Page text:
A utility worker was knocked 20 feet from the bucket of his truck when it was hit by another truck in Alpharetta on December 9. The worker was treated for broken bones.
Accidents of this kind are all too common for laborers on the job, and they’re the primary reason behind Georgia’s workers’ compensation statutes. Under Georgia law, workers’ medical bills, rehabilitation costs and income benefits, if a worker qualifies, are covered through an insurance plan in case they’re injured while working.
How It Works
Any employer with three or more workers must provide workers’ comp insurance. This coverage pays out regardless of who’s at fault in causing an accident. There are exceptions to that rule, such as when an employee is injured due to drug or alcohol use. When a payment is contested, the case is reviewed by an administrative law judge.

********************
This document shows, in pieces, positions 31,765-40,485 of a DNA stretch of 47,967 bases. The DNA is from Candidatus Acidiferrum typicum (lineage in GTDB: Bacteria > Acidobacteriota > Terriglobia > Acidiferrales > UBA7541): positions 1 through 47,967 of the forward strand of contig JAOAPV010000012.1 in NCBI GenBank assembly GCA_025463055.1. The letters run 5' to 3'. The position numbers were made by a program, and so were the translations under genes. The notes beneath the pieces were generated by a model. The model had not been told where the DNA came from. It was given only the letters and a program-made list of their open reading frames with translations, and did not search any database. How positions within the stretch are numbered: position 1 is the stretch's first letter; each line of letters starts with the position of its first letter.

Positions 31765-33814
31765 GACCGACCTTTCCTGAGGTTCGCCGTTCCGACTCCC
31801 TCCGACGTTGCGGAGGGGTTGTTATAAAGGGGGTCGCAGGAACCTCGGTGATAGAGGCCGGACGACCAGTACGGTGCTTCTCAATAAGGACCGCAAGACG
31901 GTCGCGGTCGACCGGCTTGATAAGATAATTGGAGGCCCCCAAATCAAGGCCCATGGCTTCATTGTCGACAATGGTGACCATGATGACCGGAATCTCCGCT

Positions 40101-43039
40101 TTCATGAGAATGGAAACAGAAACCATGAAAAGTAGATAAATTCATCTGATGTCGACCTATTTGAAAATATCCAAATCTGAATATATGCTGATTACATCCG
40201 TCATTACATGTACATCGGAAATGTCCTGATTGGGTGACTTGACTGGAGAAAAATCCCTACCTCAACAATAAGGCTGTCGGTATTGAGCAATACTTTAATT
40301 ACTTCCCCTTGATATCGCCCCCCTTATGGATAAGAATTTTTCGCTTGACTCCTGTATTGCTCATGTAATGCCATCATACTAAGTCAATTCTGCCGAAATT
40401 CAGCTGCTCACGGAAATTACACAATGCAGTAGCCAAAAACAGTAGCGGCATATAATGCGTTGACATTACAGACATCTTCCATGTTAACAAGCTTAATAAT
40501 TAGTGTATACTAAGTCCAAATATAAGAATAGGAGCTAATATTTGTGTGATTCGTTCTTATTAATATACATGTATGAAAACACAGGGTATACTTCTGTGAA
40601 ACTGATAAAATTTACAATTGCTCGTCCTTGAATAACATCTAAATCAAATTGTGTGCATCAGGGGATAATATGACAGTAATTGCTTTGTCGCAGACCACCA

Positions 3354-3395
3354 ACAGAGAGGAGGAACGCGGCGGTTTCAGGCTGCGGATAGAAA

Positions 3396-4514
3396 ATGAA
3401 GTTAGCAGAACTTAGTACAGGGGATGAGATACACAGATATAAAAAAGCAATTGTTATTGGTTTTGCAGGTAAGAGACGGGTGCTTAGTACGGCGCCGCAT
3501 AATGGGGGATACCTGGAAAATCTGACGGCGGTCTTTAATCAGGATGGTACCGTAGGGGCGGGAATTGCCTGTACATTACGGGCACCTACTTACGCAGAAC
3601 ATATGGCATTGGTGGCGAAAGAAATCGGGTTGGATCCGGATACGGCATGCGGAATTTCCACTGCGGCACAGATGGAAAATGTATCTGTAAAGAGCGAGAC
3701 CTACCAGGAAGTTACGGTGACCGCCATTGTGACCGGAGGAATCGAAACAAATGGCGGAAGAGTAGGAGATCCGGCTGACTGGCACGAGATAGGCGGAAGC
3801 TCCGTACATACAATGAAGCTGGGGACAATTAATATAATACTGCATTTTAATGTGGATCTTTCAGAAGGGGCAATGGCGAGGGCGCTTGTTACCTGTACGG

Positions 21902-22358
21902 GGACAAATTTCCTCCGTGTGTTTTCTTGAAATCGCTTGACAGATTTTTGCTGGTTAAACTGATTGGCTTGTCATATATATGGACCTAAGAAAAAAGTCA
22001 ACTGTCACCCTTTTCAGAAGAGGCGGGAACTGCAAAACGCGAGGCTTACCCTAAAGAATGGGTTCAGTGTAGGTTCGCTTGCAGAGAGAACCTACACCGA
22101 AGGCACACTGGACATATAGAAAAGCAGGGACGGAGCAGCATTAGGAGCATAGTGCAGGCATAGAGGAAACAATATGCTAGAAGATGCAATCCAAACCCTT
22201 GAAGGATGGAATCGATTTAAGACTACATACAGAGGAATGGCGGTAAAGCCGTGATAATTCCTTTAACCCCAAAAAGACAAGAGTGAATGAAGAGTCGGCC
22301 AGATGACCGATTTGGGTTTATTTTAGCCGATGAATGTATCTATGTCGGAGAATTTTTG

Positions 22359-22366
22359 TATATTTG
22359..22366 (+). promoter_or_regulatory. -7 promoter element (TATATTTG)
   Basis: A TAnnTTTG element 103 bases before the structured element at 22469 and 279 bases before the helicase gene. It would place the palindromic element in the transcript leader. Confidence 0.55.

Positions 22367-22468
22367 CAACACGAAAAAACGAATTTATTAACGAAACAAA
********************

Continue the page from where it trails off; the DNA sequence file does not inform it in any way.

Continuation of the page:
In Georgia, workers’ comp income benefits pay two thirds of the worker’s average weekly wage up to a maximum of $500 per week. Employees generally cannot sue for additional damages beyond those recovered through workers’ comp.
Workers’ comp may seem like a simple enough proposition: If you’re hurt while on the clock, your boss’s insurance pays the bills. In reality, however, it’s one of the most heavily litigated and contentious areas of insurance law. That’s why it’s especially important to have good legal representation when you’re trying to assert your legal rights after a work-related injury.
Ty Wilson is an Atlanta workers compensation attorney | Savannah workers compensation attorney who is dedicated to educating those who have been injured in a work accident while he assists them with their workers’ compensation claim. Ty encourages injured workers to read his FREE Georgia Workers Compensation Special Reports – they’re free. Call 1-866-937-5454 or visit tywilsonlaw.com.